I never thought I would be grateful for this. I never realized how much it helped me. It's only now as an adult that I see how damaging the other way could have been.
I remember how jealous I was. I wished so badly that my parents would have been different. But now I am seeing how I was really the lucky one.
But it all goes back to my dad's saying, "life isn't fair". Oh how I hated that.
I think the first time I realized that my parents weren't like everyone else was in middle school when a teacher gave a test that we all viewed as completely unfair. We were all furious about our less than perfect test scores. As we walked out of class I remember walking through the halls with a group of kids in the class discussing how ridiculous, how unfair, how terrible the test was. And I'll never forget when someone said, "I can't wait to get home and tell my parents. They will be so mad they'll go straight to the teacher and demand I get to retake it." I remember like sheep we all agreed that we'd do the same.
But the problem was, I already knew. I knew what would happen when I got home and showed the test to my parents. If I told them how ridiculous, how unfair, how terrible that test was they wouldn't go after the teacher, in fact they wouldn't even say a negative word about the teacher, they would have gotten after me. They would have punished me for my bad test score. End of story.
I heard of these parents that would yell at teachers, complain to principals, or my favorite ask coaches for more playing time. And so badly I wanted just once for my parents to go fight for me.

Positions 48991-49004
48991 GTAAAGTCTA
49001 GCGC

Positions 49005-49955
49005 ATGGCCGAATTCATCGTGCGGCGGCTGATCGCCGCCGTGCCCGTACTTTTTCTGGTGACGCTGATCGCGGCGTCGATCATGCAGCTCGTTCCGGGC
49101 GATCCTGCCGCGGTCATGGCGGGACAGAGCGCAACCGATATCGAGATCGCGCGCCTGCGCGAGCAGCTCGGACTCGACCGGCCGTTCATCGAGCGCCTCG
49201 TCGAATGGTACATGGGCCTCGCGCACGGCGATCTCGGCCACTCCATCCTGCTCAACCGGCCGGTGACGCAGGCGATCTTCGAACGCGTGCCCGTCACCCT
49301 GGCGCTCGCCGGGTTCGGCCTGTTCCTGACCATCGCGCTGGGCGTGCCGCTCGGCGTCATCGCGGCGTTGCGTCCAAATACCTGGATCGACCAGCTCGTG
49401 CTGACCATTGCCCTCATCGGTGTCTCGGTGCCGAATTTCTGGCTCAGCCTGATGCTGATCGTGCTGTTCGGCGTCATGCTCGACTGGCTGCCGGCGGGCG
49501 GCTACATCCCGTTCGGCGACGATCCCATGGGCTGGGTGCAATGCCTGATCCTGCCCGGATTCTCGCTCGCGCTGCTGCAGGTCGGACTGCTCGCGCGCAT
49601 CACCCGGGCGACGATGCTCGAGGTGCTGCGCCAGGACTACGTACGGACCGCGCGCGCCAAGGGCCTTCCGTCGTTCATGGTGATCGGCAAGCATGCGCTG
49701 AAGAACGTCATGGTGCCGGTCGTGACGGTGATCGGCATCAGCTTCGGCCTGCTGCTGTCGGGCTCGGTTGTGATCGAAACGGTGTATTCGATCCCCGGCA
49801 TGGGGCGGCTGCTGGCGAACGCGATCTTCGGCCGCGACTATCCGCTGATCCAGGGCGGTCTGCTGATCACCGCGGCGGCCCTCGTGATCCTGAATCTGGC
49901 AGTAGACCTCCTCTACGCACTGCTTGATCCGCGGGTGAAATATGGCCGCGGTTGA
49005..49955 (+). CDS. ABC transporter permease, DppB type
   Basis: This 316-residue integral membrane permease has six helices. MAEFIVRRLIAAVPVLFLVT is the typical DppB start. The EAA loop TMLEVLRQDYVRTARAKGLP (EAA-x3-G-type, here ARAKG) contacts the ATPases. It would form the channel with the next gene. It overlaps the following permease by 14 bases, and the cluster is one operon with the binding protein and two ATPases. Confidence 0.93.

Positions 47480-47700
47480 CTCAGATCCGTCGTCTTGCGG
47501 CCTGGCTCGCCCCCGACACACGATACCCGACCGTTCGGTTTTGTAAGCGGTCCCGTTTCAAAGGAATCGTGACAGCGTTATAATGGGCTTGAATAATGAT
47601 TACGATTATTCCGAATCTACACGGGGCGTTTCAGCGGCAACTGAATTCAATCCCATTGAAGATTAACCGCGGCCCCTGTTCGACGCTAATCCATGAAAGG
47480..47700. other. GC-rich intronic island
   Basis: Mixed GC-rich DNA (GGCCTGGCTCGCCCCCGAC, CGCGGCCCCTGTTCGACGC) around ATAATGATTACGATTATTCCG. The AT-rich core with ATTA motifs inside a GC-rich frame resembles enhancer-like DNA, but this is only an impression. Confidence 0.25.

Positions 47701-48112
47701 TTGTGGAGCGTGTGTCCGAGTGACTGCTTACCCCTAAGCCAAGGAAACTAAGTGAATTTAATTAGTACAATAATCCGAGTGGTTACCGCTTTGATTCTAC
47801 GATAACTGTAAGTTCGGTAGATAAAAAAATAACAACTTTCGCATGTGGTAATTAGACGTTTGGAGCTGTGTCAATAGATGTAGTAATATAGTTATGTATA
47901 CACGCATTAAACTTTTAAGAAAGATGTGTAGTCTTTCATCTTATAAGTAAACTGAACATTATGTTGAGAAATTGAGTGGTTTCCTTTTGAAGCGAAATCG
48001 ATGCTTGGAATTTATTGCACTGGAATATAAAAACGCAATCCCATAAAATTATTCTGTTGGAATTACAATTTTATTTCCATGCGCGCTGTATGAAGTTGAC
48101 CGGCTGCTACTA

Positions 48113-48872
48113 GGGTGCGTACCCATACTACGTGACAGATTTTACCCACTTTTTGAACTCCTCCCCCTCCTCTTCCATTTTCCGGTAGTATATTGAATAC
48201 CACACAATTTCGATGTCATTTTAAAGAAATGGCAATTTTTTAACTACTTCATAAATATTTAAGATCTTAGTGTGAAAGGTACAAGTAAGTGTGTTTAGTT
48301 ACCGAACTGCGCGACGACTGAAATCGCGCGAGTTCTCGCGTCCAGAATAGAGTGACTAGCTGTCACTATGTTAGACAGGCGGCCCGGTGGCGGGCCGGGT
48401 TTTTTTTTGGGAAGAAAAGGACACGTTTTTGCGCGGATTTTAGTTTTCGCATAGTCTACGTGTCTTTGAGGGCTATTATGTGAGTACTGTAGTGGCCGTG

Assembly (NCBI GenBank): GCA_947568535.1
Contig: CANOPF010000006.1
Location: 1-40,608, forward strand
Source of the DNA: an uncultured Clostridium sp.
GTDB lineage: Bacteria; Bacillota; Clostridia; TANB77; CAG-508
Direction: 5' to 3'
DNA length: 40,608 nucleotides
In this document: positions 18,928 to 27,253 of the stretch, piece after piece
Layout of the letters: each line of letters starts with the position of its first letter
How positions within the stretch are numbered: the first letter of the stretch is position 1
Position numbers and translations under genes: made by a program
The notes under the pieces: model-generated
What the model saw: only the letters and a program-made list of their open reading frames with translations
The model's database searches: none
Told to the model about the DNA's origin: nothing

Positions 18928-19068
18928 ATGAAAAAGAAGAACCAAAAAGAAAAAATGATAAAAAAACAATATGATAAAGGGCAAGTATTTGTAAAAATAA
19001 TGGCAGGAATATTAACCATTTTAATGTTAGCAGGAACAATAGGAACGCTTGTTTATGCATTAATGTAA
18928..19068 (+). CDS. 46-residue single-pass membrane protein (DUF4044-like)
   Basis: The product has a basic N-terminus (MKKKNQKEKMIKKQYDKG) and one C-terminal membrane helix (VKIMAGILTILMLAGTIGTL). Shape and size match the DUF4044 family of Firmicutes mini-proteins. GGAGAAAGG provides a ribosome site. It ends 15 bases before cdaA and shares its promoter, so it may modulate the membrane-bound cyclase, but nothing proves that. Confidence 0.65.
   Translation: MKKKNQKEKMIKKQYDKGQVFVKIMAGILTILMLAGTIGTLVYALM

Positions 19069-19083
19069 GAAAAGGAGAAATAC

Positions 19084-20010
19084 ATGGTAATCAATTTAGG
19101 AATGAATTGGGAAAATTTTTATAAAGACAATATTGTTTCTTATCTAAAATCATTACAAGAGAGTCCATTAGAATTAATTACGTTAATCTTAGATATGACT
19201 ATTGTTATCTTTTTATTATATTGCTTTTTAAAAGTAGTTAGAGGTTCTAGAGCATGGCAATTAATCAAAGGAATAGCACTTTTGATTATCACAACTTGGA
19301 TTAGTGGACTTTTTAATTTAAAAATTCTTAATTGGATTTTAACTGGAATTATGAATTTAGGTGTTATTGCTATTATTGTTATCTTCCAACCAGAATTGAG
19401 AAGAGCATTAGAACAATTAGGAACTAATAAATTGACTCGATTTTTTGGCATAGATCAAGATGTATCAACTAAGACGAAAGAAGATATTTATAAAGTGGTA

But no. I was always taught without fail, if you want an A you have to work for it, if you want more playing time you need to get better, if you have a problem with an adult... The adult is right and I was wrong.
Now were the adults always right and I was always wrong? Probably. But even if that wasn't true. Even if I was right sometimes this value of my parents' taught me a very unmistakeable lesson. If you want something in life. You have to work for it, be smart enough to figure it out, and the only person you can rely on to make sure you get it is you.
Why am I on my soap box about this today? Because I am blown away by the number of parents I see or hear about every day going to bat for their kids over the pettiest issues imaginable. And I see what it does to the poor kids. It makes them weak, it makes them selfish, it makes them entitled.
Why do I write this? Because I see that not going to bat for your kid might take a lot of restraint, maturity, and wisdom. When my kid comes home someday complaining about something, or not getting the playing time or got cut from the team... Who knows what I'll want to do. But hopefully I'll remember this little heart to heart and help my kid out rather than hurting him.